WTHR flashback: Summer movies of 1993
If you are a movie fan, the summers bring a feeling of both extreme excitement and fearful dread. Hollywood rolls out its biggest blockbusters trying to lure as many paying (and hopefully repeating) customers as possible. The excitement comes from the anticipated release of the mega-movies. The dread comes from knowing most of them will be disappointing. Stars align when the one you anticipate the most does not disappoint.
Sadly, last summer Prometheus and Dark Knight Rises did not align for me. However it is always fun to look back at summers of long ago and remember the ups and downs we went through. So let's take a look 20 years back, at the summer of 1993.
The Biggest Hit was Jurassic Park, and deservedly so. Spielberg once again set the benchmark for summer movies and changed the world of digital effects forever. But what makes this movie so memorable is the fact it is a movie theater movie. Watch it at home on a standard TV without a sound system and you are not that impressed. Blow up the picture and crank up the sound and you remember why it shook you the first time you saw it. And if you still need more, Jurassic Park 4 is scheduled to be released in 2015 (in 3D, of course).
Top Earners included The Fugitive, The Firm, In the Line of Fire and Cliffhanger. Fugitive and Line of Fire are still great suspense stories. Cliffhanger has some good sequences in it, but you can definitely tell when they were shooting on location and when they moved to the sound stage. The Firm never did anything for me. In fact, I barely remember Tom Cruise did this movie. I think the lack of a real villain (i.e. the general mafia) made it confusing to figure out what Tom was running from, and we know Tom loves to run (see Minority Report, War of the Worlds, etc.)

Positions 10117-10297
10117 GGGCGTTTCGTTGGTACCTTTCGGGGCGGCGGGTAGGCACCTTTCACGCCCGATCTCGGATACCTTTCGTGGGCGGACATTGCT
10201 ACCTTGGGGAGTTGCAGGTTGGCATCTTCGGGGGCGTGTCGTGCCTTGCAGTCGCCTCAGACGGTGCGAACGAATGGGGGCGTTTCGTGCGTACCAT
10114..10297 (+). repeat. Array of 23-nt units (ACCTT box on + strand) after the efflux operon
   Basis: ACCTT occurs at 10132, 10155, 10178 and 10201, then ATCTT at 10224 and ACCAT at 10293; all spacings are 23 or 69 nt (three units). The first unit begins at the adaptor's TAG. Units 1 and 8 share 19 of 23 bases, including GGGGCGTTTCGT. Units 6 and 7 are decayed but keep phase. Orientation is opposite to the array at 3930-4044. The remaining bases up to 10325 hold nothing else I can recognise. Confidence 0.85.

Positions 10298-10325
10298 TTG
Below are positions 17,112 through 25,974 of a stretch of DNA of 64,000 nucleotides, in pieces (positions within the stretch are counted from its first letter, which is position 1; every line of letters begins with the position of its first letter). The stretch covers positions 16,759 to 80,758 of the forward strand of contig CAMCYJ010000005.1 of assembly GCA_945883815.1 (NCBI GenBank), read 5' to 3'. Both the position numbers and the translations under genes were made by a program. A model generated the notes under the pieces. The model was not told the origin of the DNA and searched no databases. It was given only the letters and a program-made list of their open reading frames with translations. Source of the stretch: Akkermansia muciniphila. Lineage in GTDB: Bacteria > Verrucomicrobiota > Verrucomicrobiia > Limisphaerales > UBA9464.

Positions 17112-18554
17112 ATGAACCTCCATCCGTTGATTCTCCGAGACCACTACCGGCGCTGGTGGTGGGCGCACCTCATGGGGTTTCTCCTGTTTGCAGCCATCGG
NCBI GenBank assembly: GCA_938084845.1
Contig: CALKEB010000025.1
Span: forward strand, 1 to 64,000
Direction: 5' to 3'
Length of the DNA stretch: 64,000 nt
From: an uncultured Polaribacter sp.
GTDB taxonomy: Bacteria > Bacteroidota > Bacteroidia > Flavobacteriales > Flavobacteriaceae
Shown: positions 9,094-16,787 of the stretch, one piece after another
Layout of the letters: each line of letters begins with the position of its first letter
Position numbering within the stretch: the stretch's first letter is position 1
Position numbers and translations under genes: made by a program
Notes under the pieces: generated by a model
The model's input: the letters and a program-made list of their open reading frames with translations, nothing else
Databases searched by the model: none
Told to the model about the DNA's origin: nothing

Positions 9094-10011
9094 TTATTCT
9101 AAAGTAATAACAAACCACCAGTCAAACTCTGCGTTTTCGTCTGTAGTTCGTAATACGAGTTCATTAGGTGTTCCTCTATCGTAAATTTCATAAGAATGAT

The Bombs are not the ones we expect to be bad (Jason Goes to Hell: The Final Friday) but are the ones we have such high hopes for but leave the theater wishing we'd waited for the dollar show (back when those still existed). Last Action Hero was the one for this summer. This was Arnold's first movie since T2 two years earlier and I even remember the extra early teaser trailers for Last Action Hero coming out during the Christmas season. The campiness and constant winks to the audience produced groans instead of fans. The other big duds were Super Mario Bros, and So I Married An Axe Murderer. Mike Myers was coming off the Wayne's World hit the year before.
The Sleeper Hit was coincidentally, Sleepless in Seattle, which I doubt would work today since talk radio is not what it use to be. Free Willy also did well, of course spawning many sequels where Willy continues to be recaptured.
The Fad Movie is one where the studios make what is hot right now and just hope it works. Back in 1993, MTV was hot and who was on MTV? Pauly Shore. So we got Son-In-Law.
The Fad of the Times is similar to the fad movie, but here the studios are producing what is becoming hot in the industry itself (think of The Matrix and all the movies afterward that tried to emulate it). The African-American teenage struggle in the U.S. was making waves in Hollywood, as was the rise of director John Singleton, so we saw Poetic Justice and Menace II Society. But that trend doesn't seem to have led to significant changes in representation of African-Americans on the big screen or behind the scenes. Unfortunately, the percentage of African-American actors on-screen is only 13% and African American directors only make up 4% of the Director's Guild. However, there are several films coming out this year that may be worth checking out.
The Best Movie You Never Saw during the summer of 1993 was Searching for Bobby Fischer. I know, it's a movie about chess and how can anything about chess be that good? Check (no pun intended) it out though if you have somehow missed it for the past 20 years. You will be blown away simply over the fact you don't need to know a thing about chess to appreciate this little gem.
Already Forgotten films are the ones you remember you saw, but have never watched again. Sliver, Hot Shots: Part Deux, Coneheads, Hard Target, The Man Without A Face and Dennis the Menace may evoke an "Oh, yeah……."
Trivia: Although it changed how digital effects are used in movies, Jurassic Park only contained 6 minutes of digital dinosaur effects in the entire movie. Imagine if the Man of Steel crew was told that's all they needed to make! Ticket prices in the Indianapolis area were $5.50